Ten Statistics From FINRA’s Military Service Member Money Survey

by Hank

US Army ACU HelmetsRecently, the FINRA Foundation released the results of the first ever Military Financial Capability Survey, and the results were not overly positive about the state of financial readiness of members of the military. The survey painted a somewhat bleak picture of military members’ level of financial knowledge. In 2009, the FINRA Investor Education Foundation conducted a nationwide survey of military members and their spouses. Here are just a few of the highlights that the survey found.

The State Of Military Members’ Money Situations

  1. Approximately 58% of those who indicated in the Military Service Member Money Survey that they were not saving also stated they found it somewhat or very difficult to cover their monthly expenses and pay bills.
  2. 32% of enlisted personnel and junior non-commissioned officers (NCOs) used at least one method of non-bank borrowing in the past five years (payday lenders, pawn shops, tax refund advances, or other non-traditional loans).
  3. 53% of enlisted personnel and NCOs paid only the minimum monthly payment on a credit card compared to 40% of the general military population.
  4. Over one-third of military survey respondents reported facing difficulties in covering monthly expenses and paying bills.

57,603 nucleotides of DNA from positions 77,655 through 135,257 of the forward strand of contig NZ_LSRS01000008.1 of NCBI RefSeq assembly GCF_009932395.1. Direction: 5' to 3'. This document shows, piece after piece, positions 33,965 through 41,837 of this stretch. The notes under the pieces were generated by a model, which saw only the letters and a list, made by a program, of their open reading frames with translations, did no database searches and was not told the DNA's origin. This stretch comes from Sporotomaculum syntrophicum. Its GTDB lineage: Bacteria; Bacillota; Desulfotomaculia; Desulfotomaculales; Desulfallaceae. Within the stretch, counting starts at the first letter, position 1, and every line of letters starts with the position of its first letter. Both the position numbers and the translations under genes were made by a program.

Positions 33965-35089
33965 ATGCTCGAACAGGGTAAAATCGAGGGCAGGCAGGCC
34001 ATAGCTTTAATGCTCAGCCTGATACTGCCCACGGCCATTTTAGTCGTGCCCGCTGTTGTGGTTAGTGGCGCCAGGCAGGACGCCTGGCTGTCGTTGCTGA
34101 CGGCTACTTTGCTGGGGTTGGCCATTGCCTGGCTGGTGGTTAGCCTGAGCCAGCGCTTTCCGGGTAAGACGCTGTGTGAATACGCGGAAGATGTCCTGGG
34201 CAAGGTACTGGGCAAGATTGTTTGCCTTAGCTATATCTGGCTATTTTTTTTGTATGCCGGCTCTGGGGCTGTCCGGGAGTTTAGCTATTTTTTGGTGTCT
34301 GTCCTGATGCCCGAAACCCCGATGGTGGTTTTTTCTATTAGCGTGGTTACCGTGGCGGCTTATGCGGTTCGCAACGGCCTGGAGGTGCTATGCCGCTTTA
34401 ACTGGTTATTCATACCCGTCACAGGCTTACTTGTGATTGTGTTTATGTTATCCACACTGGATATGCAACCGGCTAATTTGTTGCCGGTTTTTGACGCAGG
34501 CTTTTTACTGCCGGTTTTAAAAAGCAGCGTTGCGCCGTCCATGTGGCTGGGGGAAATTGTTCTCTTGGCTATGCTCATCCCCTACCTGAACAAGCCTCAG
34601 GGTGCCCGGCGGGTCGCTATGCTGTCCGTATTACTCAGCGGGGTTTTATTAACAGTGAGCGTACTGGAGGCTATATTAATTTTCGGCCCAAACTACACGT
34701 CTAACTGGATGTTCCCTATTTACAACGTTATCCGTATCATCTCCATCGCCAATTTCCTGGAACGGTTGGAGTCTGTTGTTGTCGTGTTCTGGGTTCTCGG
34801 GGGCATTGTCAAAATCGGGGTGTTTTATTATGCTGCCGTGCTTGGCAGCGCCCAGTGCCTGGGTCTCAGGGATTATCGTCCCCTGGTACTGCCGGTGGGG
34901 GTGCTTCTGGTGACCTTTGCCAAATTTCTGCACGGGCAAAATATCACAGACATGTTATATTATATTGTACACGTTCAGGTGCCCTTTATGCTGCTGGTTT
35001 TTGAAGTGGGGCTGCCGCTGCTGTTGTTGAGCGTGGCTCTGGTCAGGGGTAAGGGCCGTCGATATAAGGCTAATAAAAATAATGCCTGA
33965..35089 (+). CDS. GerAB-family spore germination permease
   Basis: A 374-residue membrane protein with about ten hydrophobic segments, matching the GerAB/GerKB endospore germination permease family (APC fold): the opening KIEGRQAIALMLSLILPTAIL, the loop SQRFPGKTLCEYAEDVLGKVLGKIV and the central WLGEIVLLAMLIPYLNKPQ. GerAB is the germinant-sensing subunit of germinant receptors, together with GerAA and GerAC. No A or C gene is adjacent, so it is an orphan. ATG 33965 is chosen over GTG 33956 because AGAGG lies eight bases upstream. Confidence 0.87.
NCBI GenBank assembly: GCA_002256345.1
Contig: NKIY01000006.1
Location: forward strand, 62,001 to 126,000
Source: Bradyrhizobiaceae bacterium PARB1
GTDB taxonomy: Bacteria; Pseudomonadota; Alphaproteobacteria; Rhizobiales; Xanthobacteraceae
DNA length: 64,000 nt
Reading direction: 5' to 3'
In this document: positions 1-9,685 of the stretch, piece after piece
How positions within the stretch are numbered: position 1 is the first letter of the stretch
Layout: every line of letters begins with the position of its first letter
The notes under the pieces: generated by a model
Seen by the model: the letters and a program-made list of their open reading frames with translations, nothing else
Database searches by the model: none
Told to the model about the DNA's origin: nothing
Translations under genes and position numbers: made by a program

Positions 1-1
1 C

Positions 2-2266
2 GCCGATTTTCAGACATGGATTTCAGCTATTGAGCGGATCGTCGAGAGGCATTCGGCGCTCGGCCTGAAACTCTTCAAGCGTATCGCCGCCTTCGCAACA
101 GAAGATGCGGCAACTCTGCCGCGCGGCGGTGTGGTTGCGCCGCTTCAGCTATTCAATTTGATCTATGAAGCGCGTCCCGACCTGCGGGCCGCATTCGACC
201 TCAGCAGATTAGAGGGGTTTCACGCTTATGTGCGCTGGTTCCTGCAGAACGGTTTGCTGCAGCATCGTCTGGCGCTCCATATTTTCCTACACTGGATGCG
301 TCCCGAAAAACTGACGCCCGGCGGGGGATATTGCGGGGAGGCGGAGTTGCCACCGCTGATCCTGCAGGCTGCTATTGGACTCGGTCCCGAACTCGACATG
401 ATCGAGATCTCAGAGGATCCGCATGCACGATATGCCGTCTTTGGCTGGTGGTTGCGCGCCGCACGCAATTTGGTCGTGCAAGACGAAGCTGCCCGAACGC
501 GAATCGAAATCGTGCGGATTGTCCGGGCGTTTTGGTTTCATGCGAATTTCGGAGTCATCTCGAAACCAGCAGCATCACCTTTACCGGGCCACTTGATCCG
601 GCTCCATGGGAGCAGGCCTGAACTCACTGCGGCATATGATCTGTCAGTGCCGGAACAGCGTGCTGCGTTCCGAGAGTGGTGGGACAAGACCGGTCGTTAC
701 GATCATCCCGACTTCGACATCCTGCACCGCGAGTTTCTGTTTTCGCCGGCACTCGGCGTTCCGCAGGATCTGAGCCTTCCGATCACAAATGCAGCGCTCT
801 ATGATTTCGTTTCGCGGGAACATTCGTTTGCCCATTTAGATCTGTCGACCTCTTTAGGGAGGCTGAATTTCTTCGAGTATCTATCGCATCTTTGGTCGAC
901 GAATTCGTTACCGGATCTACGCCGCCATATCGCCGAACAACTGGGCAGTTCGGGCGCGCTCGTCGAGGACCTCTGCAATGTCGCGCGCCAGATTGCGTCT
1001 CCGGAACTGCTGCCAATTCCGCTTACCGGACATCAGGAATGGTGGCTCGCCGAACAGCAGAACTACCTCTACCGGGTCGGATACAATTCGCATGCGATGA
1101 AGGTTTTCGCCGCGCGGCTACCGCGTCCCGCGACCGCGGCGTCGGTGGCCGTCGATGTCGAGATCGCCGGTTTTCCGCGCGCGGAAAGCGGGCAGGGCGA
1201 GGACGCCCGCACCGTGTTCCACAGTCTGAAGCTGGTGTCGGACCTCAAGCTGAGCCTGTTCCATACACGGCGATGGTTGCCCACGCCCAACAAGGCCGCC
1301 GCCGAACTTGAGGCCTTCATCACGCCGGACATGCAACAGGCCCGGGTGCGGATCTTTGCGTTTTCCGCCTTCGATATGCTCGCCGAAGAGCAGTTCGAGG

5. Only half of the respondents have “rainy day” funds set aside for unanticipated financial emergencies.
  6. just slightly more than half plan for expected life events such as their children’s college education or their own retirement.
  7. Over 25% of the members of the military who own a credit card reported owing more than $10,000 in credit card debt on them.
  8. 25% of individuals with checking accounts reported in the Military Service Member Money Survey overdrawing those accounts on occasion.
  9. 9% of the Military Service Member Money Survey’s respondents have taken out a loan from their defined contribution plan (such as TSP) during the past 12 months, and 6% have taken a permanent hardship withdrawal.
  10. 58% of the military reported not comparison shopping for credit cards and to make matters worse, 66% reported not paying their credit cards in full. 39% do not comparison shop for car loans, and 24% didn’t shop around for their mortgage.

This study provides critical information about how military families are making ends meet, planning ahead, and managing different financial products. It also shows how much understanding there is of financial knowledge and money decision making.

The Military Survey is the second of three surveys that make up the National Financial Capability Study, which was conducted to assess the financial behaviors that affect the finances of Americans. You can find the complete survey results on the FINRA website.

Photo Credit: Flickr – soldiersmediacenter


Pat S. February 17, 2011 at 8:01 pm

Eye opening post, Hank. As a military member myself, I often bring up the topic of personal finance with other military members, and find these statistics, though sobering, most believable. We owe our military better financial education from boot camp onwards.

Jerry February 19, 2011 at 10:02 am

This goes right along with what I saw as an enlisted corpsman… naive young Marines and Sailors with no information on financial matters would routinely lead themselves into money troubles again and again. There should be detailed training in boot camp and beyond, as Pat mentioned, into savings, insurance, investments, and how to balance a checkbook… etc.

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